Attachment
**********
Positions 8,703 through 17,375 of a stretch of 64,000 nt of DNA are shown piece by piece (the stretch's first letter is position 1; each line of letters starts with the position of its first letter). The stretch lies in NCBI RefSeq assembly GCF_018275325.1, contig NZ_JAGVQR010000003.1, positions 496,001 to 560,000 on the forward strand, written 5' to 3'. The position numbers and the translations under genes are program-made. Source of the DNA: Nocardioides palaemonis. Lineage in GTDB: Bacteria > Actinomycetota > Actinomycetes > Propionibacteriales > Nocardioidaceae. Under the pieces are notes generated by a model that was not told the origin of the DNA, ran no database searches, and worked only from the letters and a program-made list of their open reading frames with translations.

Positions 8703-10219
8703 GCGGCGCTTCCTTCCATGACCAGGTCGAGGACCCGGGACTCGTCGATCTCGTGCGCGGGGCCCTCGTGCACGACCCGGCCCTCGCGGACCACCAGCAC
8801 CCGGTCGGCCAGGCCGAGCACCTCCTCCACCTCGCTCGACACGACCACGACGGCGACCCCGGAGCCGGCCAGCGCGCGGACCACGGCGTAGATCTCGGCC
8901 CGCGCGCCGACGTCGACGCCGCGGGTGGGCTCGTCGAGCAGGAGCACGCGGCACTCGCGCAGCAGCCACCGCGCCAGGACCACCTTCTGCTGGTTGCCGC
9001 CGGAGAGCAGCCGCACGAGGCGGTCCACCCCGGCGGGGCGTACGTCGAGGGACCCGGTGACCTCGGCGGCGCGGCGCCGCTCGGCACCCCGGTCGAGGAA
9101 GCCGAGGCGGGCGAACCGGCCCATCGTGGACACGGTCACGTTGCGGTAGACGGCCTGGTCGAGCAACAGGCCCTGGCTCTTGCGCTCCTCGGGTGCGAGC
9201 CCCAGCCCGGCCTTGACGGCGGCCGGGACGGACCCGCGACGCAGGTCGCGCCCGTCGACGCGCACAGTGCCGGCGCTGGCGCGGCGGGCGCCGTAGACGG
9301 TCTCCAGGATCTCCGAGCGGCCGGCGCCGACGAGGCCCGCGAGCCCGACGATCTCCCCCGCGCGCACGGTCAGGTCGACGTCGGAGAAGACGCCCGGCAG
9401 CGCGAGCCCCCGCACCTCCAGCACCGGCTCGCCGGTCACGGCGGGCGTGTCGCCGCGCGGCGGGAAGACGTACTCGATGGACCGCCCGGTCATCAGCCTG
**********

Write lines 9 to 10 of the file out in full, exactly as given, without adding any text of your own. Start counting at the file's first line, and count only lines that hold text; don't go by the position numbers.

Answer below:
9301 TCTCCAGGATCTCCGAGCGGCCGGCGCCGACGAGGCCCGCGAGCCCGACGATCTCCCCCGCGCGCACGGTCAGGTCGACGTCGGAGAAGACGCCCGGCAG
9401 CGCGAGCCCCCGCACCTCCAGCACCGGCTCGCCGGTCACGGCGGGCGTGTCGCCGCGCGGCGGGAAGACGTACTCGATGGACCGCCCGGTCATCAGCCTG